Hispanic Nativity Shift: U.S. births drive population growth as immigration stalls (Pew Research, 29 April 2014)
After four decades of rapid growth (Brown, 2014), the number of Latino immigrants in the U.S. reached a record 18.8 million in 2010, but has since stalled, according to a Pew Research Center analysis of U.S. Census Bureau data.1 Since 2000, the U.S.-born Latino population continued to grow at a faster rate than the immigrant population. As a result, the foreign-born share of Latinos is now in decline. Among Hispanic adults in 2012, 49.8% were born in another country, down from a peak of 55% in 2007. Among all Hispanics, the share foreign-born was 35.5% in 2012, down from about 40% earlier in the 2000s.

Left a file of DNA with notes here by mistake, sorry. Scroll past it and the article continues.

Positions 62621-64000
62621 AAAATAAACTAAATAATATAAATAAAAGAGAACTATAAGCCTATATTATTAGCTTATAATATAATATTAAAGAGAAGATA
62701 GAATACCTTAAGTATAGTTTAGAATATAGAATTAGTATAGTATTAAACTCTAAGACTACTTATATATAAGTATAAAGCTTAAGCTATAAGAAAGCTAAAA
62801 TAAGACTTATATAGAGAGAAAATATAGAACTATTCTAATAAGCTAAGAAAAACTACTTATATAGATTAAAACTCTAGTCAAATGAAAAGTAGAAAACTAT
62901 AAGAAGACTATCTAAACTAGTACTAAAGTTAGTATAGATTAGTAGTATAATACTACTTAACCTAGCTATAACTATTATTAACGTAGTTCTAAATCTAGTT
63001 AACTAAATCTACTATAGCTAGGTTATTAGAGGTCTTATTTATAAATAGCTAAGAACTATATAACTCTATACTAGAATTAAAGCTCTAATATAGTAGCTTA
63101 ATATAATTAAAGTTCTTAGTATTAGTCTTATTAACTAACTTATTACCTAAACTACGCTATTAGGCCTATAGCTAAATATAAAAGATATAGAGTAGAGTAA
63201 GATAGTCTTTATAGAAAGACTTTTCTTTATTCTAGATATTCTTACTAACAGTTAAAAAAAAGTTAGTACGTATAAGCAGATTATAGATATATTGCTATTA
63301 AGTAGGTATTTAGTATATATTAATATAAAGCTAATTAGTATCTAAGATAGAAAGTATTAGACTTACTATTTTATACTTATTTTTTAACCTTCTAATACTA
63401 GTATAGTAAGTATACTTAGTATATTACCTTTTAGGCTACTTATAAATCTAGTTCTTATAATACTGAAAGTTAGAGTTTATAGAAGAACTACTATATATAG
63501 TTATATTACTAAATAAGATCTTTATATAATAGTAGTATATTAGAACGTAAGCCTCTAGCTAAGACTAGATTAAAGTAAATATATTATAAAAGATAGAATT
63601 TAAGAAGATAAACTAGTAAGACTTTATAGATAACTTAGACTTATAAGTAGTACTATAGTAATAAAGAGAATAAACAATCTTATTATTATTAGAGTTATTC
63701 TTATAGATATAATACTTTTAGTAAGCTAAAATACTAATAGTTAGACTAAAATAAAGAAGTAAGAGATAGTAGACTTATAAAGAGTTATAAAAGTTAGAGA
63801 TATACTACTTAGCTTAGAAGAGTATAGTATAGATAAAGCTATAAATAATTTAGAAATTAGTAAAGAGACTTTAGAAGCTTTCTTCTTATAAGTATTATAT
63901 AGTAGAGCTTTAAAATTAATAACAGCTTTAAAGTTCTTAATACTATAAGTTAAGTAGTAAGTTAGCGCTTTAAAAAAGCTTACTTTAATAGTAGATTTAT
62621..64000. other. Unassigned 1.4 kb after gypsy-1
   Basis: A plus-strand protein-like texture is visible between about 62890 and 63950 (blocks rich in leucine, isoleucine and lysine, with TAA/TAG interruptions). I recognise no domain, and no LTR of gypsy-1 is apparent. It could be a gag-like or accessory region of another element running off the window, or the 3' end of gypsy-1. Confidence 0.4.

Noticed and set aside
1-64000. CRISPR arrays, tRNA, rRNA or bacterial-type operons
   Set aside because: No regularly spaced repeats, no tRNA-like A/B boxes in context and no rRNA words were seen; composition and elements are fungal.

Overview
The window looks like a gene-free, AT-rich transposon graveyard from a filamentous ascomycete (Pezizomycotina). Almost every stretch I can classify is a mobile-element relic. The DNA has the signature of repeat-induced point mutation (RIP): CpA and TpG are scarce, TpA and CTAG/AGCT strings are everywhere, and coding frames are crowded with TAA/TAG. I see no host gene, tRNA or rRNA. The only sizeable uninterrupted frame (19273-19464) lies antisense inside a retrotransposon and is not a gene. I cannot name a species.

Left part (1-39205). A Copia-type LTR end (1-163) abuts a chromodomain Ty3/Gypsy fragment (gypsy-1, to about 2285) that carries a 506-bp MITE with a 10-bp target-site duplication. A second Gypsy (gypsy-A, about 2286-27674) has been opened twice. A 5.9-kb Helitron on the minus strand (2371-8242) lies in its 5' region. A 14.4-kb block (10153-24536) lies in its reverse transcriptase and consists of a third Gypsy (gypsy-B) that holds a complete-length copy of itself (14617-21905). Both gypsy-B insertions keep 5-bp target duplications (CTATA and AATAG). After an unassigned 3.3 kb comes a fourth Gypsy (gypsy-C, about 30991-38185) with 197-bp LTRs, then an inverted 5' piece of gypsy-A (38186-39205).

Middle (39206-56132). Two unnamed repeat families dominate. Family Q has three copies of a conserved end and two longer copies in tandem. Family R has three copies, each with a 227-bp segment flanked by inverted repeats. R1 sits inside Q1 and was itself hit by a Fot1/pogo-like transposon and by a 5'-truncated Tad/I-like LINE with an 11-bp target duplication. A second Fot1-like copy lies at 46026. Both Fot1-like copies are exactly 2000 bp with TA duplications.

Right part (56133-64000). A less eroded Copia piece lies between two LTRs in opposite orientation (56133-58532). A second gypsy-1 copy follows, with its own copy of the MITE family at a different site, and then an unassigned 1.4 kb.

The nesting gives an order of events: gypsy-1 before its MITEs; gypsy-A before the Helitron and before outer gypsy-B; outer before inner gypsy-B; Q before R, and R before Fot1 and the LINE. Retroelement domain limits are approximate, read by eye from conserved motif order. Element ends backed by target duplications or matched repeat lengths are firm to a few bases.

- Hispanic Nativity Shift: U.S. births drive population growth as immigration stalls
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